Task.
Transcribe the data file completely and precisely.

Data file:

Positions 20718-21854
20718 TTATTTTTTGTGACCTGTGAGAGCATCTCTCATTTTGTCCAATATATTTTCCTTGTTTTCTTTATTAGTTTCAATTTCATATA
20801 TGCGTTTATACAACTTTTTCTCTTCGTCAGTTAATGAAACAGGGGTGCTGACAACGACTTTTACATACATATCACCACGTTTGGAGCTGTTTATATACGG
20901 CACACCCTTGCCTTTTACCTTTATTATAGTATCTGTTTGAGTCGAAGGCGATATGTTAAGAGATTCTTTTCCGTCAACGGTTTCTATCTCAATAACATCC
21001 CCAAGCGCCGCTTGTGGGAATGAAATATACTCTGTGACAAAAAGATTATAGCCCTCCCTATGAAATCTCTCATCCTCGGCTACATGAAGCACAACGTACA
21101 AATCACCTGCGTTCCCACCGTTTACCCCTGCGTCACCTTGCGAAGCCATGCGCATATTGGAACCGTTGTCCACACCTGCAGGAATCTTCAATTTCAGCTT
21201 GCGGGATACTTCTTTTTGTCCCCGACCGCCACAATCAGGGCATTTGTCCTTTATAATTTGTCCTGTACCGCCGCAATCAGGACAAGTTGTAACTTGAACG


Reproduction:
Positions 20718-21854
20718 TTATTTTTTGTGACCTGTGAGAGCATCTCTCATTTTGTCCAATATATTTTCCTTGTTTTCTTTATTAGTTTCAATTTCATATA
20801 TGCGTTTATACAACTTTTTCTCTTCGTCAGTTAATGAAACAGGGGTGCTGACAACGACTTTTACATACATATCACCACGTTTGGAGCTGTTTATATACGG
20901 CACACCCTTGCCTTTTACCTTTATTATAGTATCTGTTTGAGTCGAAGGCGATATGTTAAGAGATTCTTTTCCGTCAACGGTTTCTATCTCAATAACATCC
21001 CCAAGCGCCGCTTGTGGGAATGAAATATACTCTGTGACAAAAAGATTATAGCCCTCCCTATGAAATCTCTCATCCTCGGCTACATGAAGCACAACGTACA
21101 AATCACCTGCGTTCCCACCGTTTACCCCTGCGTCACCTTGCGAAGCCATGCGCATATTGGAACCGTTGTCCACACCTGCAGGAATCTTCAATTTCAGCTT
21201 GCGGGATACTTCTTTTTGTCCCCGACCGCCACAATCAGGGCATTTGTCCTTTATAATTTGTCCTGTACCGCCGCAATCAGGACAAGTTGTAACTTGAACG